The conservative side of politics used to uphold the sanctity of life, with religious and social conservatives favoring humane limitations on the abortion license. But in the last twenty years or more, the emphasis in the modern conservative movement has been on freedom: free market competition, freedom from state interference in personal affairs, and freedom to express unpopular ideas. In that context, abortion law looks less like the protection of life than like the state meddling in private conduct, and therefore like an unjustifiable impingement on freedom of conscience. Avowedly pro-life politicians frequently declare their unwillingness to limit others’ “choice,” and both the libertarian wing of the political right and secular fiscal conservatives seem to find the pro-life position irrelevant or harmful.

For these reasons, legal restrictions on abortion are now nearly impossible to contemplate in Canada, a fact that pro-lifers, through their silence, implicitly acknowledge. In a prosperous, sexually liberated culture such as ours, it seems we can no longer imagine a law restraining a woman’s unfettered right to abortion: everything we have become — career-oriented, pleasure-seeking, committed to ideals of self-fulfillment and free choice — militates against it. And yet, even abortion’s staunchest defenders must recognize at some level that a culture that kills its unborn children in such numbers (reportedly about 30 abortions for every 100 live births) and with such indifference is an unhealthy one, both demographically and spiritually. The pro-choice determination to keep pro-lifers silent betrays that knowledge.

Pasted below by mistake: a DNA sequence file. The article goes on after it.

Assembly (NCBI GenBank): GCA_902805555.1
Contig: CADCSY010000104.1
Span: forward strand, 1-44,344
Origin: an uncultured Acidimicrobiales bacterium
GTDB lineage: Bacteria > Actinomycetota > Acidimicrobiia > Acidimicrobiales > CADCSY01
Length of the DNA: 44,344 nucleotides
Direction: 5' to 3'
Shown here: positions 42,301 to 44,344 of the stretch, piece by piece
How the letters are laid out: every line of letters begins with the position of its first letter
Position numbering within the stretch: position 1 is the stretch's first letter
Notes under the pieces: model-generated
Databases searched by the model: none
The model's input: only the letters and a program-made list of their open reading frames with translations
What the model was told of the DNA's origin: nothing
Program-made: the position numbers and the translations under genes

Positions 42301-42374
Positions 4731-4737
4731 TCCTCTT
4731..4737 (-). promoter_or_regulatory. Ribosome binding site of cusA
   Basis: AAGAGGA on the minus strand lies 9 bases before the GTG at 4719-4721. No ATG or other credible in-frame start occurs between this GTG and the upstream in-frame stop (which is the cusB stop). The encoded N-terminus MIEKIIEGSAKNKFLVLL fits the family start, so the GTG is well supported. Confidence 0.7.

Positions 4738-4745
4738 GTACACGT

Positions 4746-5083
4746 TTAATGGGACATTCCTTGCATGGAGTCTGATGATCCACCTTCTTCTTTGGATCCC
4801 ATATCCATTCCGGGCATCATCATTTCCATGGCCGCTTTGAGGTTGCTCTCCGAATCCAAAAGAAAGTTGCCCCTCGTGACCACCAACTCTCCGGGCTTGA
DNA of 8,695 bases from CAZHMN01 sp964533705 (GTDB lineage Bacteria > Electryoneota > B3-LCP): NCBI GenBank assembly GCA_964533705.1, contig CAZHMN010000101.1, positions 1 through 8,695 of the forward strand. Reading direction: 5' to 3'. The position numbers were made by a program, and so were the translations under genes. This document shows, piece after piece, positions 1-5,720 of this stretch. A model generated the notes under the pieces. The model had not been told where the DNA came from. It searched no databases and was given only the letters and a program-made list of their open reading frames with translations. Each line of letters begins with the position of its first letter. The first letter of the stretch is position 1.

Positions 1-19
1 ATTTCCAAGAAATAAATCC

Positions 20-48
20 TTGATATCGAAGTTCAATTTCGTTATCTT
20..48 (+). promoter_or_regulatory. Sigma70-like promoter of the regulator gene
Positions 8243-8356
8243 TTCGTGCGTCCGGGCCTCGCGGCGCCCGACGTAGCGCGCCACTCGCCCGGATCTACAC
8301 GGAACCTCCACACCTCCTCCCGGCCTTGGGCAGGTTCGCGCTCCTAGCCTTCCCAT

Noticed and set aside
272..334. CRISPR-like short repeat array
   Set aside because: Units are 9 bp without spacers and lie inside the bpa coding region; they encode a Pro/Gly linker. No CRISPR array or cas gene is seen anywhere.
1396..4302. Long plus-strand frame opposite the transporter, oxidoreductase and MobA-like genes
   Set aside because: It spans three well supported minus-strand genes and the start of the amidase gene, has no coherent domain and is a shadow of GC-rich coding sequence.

The Oliver Capkos of the country reveal a contradiction at the heart of our professed values — defense of the weak, the pursuit of justice, and the right to life — that few Canadians have the honesty or courage to confront.

(Thumbnail on PJM homepage created using multiple Shutterstock.com images.)

Janice Fiamengo is a professor of English at the University of Ottawa, and author of The Woman’s Page: Journalism and Rhetoric in Early Canada (2008).